First, here is a table, based on recent polls, on relative sacredness for 16 ares of life:

As you can see, while traditionally our ancestors saw religion as most sacred, today that area is ranked number five, below family/friends,sex/birth, nature, and education. Note also that we treat many things as pretty sacred, but that these likely have varied a lot across societies.

We know of many correlates of perceived sacredness. (See this summary article, for example.) Let me organize these correlates around five major themes of sacred things and activities:


THEY ARE VALUABLE – Sacred things are special, often long lasting and sometimes eternal. They bring us awe, joy, and other ecstatic experiences, not disgust or revulsion. We revere, venerate, and respect them, and see them as much larger than ourselves. We prioritize them, sacrifice to connect to them, aspire to connect better, and often dedicate places and things to them. Our “priests” who are especially associated with each sacred area gain unusual prestige as a result.

THEY UNITE US – Views on what is sacred bind us into groups, and we often use group rituals and stories to learn and affirm this. We are each emotionally attached to and committed to these choices, and we pay substantial costs to signal these commitments. Doing so is seen as pro-social, and we feel more equal within our group regarding our sacred areas, than re other areas of life.

THEY ARE IDEALIZED – Sacred things are seen as suffering less from the usual defects of ordinary things. They less often decay or break or have misleading appearances. They are more pure, clean, long-lasting, and are sometimes said to be eternal, ultimate, perfect, and at the core of existence. (Much of this is consistent with sacred things being far, not near.) When homogeneous is good, then they are more like that, but when uniqueness is good, then they are more like that. We are less often forced to choose between different sacred goods, as they less conflict with each other.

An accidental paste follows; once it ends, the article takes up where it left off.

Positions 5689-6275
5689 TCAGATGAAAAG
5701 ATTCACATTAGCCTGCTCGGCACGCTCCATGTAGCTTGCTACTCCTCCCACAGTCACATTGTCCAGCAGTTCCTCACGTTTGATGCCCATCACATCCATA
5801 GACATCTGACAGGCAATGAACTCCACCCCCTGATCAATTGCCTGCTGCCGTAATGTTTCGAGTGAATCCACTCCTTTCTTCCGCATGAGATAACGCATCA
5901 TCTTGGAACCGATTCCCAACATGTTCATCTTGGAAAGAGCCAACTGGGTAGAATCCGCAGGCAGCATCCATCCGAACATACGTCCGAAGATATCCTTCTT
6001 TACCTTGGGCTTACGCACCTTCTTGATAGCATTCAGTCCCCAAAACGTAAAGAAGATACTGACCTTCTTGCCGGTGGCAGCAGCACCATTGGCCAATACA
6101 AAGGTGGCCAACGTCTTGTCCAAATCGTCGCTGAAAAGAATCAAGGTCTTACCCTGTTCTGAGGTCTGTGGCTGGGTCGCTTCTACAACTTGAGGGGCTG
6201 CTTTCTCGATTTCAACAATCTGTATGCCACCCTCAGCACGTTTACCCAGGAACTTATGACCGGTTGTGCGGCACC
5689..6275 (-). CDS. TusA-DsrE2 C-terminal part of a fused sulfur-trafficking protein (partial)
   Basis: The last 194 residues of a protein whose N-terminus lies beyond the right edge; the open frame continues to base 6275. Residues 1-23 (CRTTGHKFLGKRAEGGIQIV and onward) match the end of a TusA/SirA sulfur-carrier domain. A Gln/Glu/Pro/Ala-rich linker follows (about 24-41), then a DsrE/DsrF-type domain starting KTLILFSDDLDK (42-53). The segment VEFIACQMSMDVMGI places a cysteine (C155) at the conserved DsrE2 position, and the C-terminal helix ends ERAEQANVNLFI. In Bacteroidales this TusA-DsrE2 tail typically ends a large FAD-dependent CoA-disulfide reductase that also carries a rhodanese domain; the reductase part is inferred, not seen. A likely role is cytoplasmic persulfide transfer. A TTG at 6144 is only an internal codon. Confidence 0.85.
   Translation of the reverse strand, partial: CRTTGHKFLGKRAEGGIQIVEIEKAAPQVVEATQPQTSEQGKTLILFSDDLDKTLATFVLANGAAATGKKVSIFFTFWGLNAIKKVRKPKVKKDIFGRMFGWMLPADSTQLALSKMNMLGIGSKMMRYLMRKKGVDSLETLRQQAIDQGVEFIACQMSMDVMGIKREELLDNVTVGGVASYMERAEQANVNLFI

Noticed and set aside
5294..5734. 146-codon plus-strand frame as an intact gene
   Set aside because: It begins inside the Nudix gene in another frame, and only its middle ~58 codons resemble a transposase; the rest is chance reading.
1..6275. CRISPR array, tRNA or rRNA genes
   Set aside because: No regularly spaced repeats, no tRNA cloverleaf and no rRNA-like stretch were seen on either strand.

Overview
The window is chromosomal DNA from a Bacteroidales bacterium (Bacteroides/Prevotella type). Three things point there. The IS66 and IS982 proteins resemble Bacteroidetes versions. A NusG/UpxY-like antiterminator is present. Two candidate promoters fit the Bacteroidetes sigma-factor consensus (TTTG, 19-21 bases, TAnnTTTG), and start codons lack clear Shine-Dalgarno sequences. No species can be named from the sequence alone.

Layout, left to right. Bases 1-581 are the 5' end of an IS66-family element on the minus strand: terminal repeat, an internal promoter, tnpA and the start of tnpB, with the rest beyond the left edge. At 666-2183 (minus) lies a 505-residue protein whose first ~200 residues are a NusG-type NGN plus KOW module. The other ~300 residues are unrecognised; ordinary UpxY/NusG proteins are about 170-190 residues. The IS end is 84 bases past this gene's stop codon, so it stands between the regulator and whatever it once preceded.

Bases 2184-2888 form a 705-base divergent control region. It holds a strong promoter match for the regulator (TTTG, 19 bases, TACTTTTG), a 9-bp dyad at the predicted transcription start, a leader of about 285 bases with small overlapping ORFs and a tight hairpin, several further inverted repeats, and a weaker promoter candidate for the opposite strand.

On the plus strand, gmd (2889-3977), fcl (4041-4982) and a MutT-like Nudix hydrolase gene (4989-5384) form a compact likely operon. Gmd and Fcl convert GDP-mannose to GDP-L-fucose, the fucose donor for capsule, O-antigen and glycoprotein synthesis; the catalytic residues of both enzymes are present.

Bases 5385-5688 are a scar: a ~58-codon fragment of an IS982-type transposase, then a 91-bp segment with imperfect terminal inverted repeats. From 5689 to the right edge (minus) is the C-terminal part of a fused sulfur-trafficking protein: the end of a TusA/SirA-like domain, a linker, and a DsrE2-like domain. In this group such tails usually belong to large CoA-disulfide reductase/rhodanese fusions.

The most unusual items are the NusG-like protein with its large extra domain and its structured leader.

THEY ARE SHARPLY DISTINGUISHED – Sacred things are said to “transcend” our physical or animal natures, and are contrasted with ordinary messy everyday life. They are “set apart’; the sacred and mundane are not to be mixed together, and we should not make tradeoffs that sacrifice any amount of the sacred for more of the ordinary. Thus sacred things should not have money prices, and we should not enforce rules that promote other things at the possible expense of the sacred.

WE MUST FEEL NOT THINK THEM – The sacred commands our emotions, (e.g., love, devotion, fear) more than our rational thought. It is associated with flow, wherein we act with less conscious control. Our desire for the sacred is said to be “for itself”, so we can’t see deeper causes. The sacred can’t be well understood cognitively, and is said to not fit well with self-interest, competition, or with our usual kinds of calculation and analysis. It is to come automatically and authentically. It is hard to measure progress toward sacred goals. We are not to think we made it, even by convention; it is fully real and it transforms us.


We can plausibly understand all of these themes as resulting from this core function of the sacred: it unites groups. After all, if we are united via a shared value, then that needs to be an important value. And our shared commitment to a value is likely enhanced by idealizing it, and by discouraging calculating thought about it. However, we don’t want to discourage everyday practical thought. So by drawing a sharp line between the sacred and the mundane, we can limit how much our thoughtlessness regarding the sacred infects our practical choices.